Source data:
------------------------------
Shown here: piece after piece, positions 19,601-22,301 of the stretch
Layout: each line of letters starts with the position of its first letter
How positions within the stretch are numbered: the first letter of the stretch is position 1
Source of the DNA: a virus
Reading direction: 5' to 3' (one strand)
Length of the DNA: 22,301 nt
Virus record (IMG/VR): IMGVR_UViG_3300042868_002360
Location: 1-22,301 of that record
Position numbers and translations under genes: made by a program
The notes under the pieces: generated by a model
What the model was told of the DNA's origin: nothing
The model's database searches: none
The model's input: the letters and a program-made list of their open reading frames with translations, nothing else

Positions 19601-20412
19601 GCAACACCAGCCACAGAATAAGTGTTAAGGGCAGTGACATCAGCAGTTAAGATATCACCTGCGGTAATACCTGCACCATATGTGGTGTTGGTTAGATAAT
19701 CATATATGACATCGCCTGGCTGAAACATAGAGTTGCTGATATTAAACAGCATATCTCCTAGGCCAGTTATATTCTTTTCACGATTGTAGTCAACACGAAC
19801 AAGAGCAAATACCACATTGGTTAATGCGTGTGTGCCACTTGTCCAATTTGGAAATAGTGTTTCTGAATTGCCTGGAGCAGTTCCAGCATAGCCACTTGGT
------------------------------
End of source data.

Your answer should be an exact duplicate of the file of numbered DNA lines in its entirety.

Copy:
Shown here: piece after piece, positions 19,601-22,301 of the stretch
Layout: each line of letters starts with the position of its first letter
How positions within the stretch are numbered: the first letter of the stretch is position 1
Source of the DNA: a virus
Reading direction: 5' to 3' (one strand)
Length of the DNA: 22,301 nt
Virus record (IMG/VR): IMGVR_UViG_3300042868_002360
Location: 1-22,301 of that record
Position numbers and translations under genes: made by a program
The notes under the pieces: generated by a model
What the model was told of the DNA's origin: nothing
The model's database searches: none
The model's input: the letters and a program-made list of their open reading frames with translations, nothing else

Positions 19601-20412
19601 GCAACACCAGCCACAGAATAAGTGTTAAGGGCAGTGACATCAGCAGTTAAGATATCACCTGCGGTAATACCTGCACCATATGTGGTGTTGGTTAGATAAT
19701 CATATATGACATCGCCTGGCTGAAACATAGAGTTGCTGATATTAAACAGCATATCTCCTAGGCCAGTTATATTCTTTTCACGATTGTAGTCAACACGAAC
19801 AAGAGCAAATACCACATTGGTTAATGCGTGTGTGCCACTTGTCCAATTTGGAAATAGTGTTTCTGAATTGCCTGGAGCAGTTCCAGCATAGCCACTTGGT